In the days after her husband was reported missing to the Texas Army base where he was stationed, Cam Chamberlain sent a series of urgent Facebook messages to a longtime friend: When he disappeared, she said, he left her with no food and no money.
She wasn’t working, she was estranged from her family, and her efforts to get help from the Army had gone nowhere, two longtime friends said.
“I’m scared,” she wrote to Jessica D’Lynn Pyles in a message the friend shared with NBC News. “I’m alone. I just want the pain to go away. I can’t take it anymore.”
Within a week of that message, Cam Chamberlain’s death was announced, and the next day, her husband — who had been missing for 11 days — was discovered alive. Spc. Craig Chamberlain, 23, had “willfully” disappeared from his unit, according to Army officials at his post, Fort Cavazos.
Military authorities have offered few answers about what happened, and friends of Cam Chamberlain, who was in her late 20s, have said they’ve found no solace in the aftermath of her death: There have been no autopsy, no obituary and no funeral.
Officials confirmed her death in a statement May 25. The couple lived off base, and a spokeswoman for the Killeen Police Department referred questions about the case to Fort Cavazos authorities, who put out a statement confirming the death. They didn’t provide details about when or where she died, and her cause and manner of death haven’t been disclosed.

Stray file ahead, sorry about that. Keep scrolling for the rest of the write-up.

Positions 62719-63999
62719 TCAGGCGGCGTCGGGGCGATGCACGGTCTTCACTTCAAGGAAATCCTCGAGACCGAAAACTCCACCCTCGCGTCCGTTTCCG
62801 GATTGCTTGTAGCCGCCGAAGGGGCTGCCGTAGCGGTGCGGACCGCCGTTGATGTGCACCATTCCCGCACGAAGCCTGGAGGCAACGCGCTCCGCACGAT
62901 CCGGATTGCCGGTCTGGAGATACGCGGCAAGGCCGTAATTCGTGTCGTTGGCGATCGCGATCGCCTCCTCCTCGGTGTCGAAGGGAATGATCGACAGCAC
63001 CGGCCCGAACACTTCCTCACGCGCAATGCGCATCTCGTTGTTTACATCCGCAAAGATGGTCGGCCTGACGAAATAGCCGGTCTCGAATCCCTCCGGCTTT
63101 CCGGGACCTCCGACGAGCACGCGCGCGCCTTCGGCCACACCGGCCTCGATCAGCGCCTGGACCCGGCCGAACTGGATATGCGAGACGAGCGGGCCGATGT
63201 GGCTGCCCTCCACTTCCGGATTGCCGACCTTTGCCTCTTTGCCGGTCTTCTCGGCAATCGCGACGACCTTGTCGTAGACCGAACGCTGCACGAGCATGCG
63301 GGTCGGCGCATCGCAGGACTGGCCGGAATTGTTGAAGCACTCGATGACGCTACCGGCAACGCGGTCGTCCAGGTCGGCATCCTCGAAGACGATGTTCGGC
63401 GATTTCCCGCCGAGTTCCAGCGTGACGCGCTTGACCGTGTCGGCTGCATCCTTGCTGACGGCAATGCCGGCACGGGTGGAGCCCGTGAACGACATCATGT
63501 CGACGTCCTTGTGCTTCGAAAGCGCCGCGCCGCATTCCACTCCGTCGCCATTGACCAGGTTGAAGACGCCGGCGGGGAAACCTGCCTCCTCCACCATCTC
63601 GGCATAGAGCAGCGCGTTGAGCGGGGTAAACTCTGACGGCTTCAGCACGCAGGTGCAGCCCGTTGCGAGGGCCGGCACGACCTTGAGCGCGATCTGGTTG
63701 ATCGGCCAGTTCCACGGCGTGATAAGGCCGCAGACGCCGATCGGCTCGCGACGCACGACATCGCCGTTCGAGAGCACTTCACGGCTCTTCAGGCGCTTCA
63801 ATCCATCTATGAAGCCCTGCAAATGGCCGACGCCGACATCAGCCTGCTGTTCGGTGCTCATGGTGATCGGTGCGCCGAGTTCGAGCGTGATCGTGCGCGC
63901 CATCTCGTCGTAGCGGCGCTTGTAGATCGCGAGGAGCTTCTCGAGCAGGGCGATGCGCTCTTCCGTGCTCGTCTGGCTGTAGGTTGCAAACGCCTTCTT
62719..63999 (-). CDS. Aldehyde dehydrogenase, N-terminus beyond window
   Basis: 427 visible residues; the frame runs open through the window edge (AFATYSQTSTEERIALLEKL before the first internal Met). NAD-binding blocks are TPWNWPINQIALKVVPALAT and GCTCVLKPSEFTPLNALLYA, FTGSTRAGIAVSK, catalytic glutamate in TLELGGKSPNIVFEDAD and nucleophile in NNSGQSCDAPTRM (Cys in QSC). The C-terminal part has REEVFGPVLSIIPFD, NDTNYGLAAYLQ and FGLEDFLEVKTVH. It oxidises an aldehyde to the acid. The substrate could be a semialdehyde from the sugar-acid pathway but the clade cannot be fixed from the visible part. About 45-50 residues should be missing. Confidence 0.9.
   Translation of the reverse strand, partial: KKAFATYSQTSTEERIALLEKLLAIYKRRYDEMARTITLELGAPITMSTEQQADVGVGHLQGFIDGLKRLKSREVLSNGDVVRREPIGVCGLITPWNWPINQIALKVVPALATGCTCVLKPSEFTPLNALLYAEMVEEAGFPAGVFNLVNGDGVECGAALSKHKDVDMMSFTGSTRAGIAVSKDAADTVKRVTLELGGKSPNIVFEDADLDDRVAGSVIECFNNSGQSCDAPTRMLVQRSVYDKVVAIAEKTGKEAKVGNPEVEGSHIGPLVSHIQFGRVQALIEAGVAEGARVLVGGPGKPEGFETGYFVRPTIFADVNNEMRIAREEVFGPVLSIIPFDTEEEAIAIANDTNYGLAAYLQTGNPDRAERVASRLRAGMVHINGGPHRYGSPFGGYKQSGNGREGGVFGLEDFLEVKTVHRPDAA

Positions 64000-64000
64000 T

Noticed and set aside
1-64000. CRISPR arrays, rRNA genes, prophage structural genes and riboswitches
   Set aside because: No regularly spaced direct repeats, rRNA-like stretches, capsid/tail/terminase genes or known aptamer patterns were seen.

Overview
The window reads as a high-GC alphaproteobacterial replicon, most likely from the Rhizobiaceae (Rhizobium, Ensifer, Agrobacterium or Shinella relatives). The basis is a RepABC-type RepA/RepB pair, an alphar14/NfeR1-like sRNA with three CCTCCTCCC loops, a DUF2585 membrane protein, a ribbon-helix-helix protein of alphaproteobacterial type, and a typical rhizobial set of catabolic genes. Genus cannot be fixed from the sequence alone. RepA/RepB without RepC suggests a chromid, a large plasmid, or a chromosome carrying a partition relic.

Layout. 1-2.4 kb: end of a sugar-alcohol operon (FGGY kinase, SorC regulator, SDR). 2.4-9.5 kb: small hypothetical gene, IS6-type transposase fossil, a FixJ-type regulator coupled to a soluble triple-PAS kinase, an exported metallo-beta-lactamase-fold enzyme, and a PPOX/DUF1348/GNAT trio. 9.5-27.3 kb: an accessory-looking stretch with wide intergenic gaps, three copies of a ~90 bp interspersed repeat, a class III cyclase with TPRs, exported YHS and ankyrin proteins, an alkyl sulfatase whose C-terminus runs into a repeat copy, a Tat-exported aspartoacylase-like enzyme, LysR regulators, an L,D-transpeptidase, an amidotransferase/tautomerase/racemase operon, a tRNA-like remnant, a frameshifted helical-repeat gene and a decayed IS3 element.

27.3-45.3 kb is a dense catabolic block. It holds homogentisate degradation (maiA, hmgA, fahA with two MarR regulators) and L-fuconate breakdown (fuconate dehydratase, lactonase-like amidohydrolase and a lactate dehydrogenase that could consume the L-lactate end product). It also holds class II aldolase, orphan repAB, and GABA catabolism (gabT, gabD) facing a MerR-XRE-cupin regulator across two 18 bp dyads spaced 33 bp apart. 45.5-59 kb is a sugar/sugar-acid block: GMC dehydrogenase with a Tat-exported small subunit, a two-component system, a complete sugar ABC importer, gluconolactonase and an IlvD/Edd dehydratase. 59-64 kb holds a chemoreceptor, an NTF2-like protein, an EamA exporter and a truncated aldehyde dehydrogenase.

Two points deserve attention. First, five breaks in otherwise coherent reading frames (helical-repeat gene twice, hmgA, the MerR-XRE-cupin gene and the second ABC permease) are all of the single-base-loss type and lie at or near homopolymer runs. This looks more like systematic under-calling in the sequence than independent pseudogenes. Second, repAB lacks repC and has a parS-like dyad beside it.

Army investigators launched a criminal probe. A spokeswoman for the Army’s Criminal Investigation Division declined to comment further, citing an ongoing investigation.
“I can’t even mourn her death the way family should, because it’s as if she never existed at all now,” said Shandy Eubank, one of the longtime friends.
The day after authorities announced that his wife had died, Craig Chamberlain was found in “rough shape” in the Killeen area, said his mother, Virginia Chamberlain. In an interview with NBC News, she declined to say where her son is now.
A spokeswoman at Fort Cavazos declined to discuss his status in the Army, saying he was the subject of an administrative investigation in connection with his disappearance. The inquiry has been completed but can’t be disclosed because of privacy rules.
A quick marriage and an overseas assignment
Craig and Cam Chamberlain met a few years ago through a dating app and were married in 2020, according to her Facebook page. Though Eubank believed the couple had rushed things, they initially seemed happy, she said.
“The way he treated her — he put her on a pedestal,” said Eubank, who met Cam when they worked together at an insurance company in Waco more than a decade ago. “He treated her better than anyone had treated her.”
She was a people person, Eubank said — someone who was as outspoken as she was happy and goofy.
D’Lynn Pyles said, “You knew where she stood on things.”
In an interview with a Texas newspaper, Cam described her husband as laid back, patient and carefree. He has a unicorn tattooed on the upper part of his right arm, his mother said.
Craig Chamberlain was assigned to the 704th Explosive Ordnance Disposal Company at Fort Cavazos, formerly known as Fort Hood, one of the largest Army bases in the country, which sits roughly midway between Austin and Waco.
A rift emerged between the couple over time, which Cam attributed partly to difficult family dynamics, Eubank said. Cam publicly identified as a transgender woman and had a rocky relationship with her own family, telling friends that her mother had “disowned” her, Eubank and D’Lynn Pyles recalled.